Coach's Corner - How Your Diet Affects Your Cycling
For many people, riding is an attractive form of exercise that offers many health benefits, not least of which is weight loss. However, lots of riders struggle with choosing an appropriate diet that is conducive to weight loss but also supports the rigorous physical demands that cycling requires.
A current trend in dieting is one that restricts carbs. But how will this affect your cycling? We have recently read the results of a formal clinical trial sent to us from a cyclists who happens to also be a PhD. The trial compares the results of a low carb diet to those of a low fat diet. The results are very interesting.
A common question from cyclists is why after 90 minutes or so of riding they hit the wall, or run out of energy. A review of their dietary changes may be in order - that is, have they switched up their nutritional intake lately? Typically, the answer is yes.
Most likely, the cyclist has started a low carbohydrate diet. Of the three sources of calories in the foods we eat, carbs, proteins and fats - only the carbs provide the energy that is essential for riding, especially at higher heart rates. When a cyclist has a restricted carb diet, the carbs available in the body are limited, which means the energy available to cycle efficiently is limited. All boiling down to less time a rider can push hard and ride far. Interestingly this does not happen with low protein or low fat diets.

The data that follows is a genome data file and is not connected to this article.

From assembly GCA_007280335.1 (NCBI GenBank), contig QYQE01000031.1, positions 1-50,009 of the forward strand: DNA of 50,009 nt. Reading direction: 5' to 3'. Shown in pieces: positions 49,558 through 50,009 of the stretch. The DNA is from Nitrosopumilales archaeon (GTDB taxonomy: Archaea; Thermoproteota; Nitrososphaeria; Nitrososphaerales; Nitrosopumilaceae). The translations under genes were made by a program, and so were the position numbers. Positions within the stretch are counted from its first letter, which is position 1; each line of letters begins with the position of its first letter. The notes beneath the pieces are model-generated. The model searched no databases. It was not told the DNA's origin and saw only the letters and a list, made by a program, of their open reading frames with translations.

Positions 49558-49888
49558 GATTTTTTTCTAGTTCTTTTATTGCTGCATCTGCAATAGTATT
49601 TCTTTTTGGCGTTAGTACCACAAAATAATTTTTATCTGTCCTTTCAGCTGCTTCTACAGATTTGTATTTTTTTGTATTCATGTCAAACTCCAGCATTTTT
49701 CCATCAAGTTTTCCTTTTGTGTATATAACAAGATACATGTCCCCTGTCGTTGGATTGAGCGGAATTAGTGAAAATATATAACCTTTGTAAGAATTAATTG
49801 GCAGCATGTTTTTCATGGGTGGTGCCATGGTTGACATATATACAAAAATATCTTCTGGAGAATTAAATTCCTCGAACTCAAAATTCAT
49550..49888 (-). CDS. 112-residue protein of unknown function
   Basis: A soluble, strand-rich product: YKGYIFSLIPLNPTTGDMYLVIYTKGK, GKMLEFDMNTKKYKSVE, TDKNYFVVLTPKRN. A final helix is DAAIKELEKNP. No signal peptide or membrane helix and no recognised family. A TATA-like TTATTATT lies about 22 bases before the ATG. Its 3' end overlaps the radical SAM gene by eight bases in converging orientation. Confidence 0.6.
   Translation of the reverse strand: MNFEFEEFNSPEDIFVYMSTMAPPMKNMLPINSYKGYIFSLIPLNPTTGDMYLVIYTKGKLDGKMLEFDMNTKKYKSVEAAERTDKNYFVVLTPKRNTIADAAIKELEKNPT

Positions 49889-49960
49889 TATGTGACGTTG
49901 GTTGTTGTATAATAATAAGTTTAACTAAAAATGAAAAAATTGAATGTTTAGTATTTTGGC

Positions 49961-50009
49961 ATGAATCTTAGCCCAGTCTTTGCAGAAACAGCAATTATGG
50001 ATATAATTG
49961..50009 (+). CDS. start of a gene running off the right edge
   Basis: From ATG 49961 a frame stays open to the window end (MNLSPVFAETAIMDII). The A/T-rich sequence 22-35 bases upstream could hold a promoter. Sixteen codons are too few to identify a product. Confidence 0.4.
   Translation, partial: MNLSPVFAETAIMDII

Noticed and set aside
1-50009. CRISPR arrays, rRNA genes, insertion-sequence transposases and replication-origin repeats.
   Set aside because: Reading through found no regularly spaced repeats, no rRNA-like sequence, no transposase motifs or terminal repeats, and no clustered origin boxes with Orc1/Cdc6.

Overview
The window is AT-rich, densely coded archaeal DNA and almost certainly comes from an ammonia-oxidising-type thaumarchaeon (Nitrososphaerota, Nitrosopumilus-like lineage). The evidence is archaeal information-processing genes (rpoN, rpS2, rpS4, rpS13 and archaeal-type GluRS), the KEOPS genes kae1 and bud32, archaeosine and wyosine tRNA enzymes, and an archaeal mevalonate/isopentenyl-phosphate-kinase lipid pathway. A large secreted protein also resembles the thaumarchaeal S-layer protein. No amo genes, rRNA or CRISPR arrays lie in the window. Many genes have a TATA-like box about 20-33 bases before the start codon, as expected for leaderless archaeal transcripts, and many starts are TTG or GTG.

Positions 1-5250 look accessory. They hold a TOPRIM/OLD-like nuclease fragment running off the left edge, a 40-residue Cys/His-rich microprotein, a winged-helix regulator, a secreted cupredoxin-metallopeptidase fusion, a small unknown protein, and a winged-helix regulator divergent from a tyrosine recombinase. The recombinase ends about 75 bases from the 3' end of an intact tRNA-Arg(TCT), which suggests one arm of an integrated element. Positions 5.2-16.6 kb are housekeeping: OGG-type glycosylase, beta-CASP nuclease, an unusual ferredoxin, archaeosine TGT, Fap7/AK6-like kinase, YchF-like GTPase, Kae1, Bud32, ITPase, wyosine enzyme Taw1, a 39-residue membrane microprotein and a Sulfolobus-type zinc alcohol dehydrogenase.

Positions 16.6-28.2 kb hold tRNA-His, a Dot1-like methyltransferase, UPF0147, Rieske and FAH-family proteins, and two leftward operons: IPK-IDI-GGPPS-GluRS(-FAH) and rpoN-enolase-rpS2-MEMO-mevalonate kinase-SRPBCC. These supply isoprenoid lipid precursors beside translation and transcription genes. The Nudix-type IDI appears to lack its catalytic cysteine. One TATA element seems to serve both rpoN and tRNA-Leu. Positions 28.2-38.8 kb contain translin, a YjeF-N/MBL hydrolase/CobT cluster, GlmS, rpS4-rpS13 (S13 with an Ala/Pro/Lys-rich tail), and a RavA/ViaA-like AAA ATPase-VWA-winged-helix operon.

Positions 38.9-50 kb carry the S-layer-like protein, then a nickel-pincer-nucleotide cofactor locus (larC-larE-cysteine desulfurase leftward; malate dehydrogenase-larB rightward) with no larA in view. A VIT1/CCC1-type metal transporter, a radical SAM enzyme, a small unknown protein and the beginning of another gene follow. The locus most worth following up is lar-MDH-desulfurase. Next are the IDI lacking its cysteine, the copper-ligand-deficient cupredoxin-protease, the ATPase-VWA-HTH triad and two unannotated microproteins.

The study referenced above is titled Effect of Low-Fat vs Low-Carbohydrate Diet on 12-Month Weight Loss in Overweight Adults and the Association with Genotype Pattern or Insulin Secretion. The findings indicated "there was no significant difference in 12-month weight loss between the HLF and HLC diets, and neither genotype pattern nor baseline insulin secretion was associated with the dietary effects on weight loss."
The bottom line: carbs are the fuel for the cyclist. If you find you are running out of steam earlier than you think you should, take a look at your diet. Are you getting enough carb fuel to power up your rides? Take a look!
Author Credit: Darryl MacKenzie